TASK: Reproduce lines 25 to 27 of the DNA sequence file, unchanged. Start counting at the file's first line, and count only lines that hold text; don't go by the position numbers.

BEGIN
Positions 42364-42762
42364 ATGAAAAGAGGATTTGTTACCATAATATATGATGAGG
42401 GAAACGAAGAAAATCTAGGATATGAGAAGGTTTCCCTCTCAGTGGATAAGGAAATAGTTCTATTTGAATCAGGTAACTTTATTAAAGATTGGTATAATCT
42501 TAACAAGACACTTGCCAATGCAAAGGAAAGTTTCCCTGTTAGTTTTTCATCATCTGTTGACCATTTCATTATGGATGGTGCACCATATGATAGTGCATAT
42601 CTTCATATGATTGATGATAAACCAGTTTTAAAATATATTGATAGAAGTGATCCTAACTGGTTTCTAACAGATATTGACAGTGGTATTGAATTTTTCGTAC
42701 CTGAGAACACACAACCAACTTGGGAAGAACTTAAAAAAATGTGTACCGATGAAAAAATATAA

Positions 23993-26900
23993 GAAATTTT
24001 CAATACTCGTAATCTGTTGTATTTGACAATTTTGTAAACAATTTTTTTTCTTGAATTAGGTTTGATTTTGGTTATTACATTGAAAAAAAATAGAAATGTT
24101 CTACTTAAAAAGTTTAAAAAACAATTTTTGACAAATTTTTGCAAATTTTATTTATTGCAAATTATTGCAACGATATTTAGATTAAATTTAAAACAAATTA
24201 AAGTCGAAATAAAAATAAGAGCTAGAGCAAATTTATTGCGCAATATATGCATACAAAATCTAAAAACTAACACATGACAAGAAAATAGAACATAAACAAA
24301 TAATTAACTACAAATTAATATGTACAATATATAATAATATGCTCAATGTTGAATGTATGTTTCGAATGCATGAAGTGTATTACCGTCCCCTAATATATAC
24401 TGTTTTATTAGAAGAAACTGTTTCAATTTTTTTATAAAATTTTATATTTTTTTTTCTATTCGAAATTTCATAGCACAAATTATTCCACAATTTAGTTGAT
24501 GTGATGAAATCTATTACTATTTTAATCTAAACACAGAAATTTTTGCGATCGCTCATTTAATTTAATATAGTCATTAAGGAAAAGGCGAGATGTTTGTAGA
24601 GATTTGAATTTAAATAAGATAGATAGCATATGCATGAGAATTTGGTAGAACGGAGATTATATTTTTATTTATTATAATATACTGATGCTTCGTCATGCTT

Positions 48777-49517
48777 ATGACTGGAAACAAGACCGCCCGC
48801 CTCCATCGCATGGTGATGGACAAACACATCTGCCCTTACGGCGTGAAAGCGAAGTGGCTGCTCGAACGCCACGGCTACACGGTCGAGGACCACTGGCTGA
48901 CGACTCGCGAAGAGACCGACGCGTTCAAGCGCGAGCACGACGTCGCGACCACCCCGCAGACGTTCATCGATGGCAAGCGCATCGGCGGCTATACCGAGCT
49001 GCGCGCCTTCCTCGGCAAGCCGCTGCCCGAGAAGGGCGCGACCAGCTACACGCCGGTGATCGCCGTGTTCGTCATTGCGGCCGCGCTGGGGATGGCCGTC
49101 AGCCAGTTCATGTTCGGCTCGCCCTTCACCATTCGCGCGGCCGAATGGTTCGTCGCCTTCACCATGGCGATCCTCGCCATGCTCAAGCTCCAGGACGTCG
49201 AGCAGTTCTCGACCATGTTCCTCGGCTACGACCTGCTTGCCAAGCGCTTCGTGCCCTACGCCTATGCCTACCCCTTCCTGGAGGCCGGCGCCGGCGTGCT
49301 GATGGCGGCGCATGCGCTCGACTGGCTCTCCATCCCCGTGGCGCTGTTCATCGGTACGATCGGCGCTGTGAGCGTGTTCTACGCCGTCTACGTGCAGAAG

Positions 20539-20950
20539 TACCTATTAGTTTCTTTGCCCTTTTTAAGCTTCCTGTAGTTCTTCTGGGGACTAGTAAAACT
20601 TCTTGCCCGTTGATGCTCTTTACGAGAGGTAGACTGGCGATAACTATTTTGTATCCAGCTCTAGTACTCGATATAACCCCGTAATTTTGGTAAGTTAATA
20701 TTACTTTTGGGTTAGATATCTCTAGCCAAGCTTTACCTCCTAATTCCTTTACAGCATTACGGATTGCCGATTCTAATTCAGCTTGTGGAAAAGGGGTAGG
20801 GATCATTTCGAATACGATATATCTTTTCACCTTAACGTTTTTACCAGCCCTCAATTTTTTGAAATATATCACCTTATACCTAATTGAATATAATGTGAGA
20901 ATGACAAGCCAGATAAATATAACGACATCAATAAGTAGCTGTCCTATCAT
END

20539 TACCTATTAGTTTCTTTGCCCTTTTTAAGCTTCCTGTAGTTCTTCTGGGGACTAGTAAAACT
20601 TCTTGCCCGTTGATGCTCTTTACGAGAGGTAGACTGGCGATAACTATTTTGTATCCAGCTCTAGTACTCGATATAACCCCGTAATTTTGGTAAGTTAATA
20701 TTACTTTTGGGTTAGATATCTCTAGCCAAGCTTTACCTCCTAATTCCTTTACAGCATTACGGATTGCCGATTCTAATTCAGCTTGTGGAAAAGGGGTAGG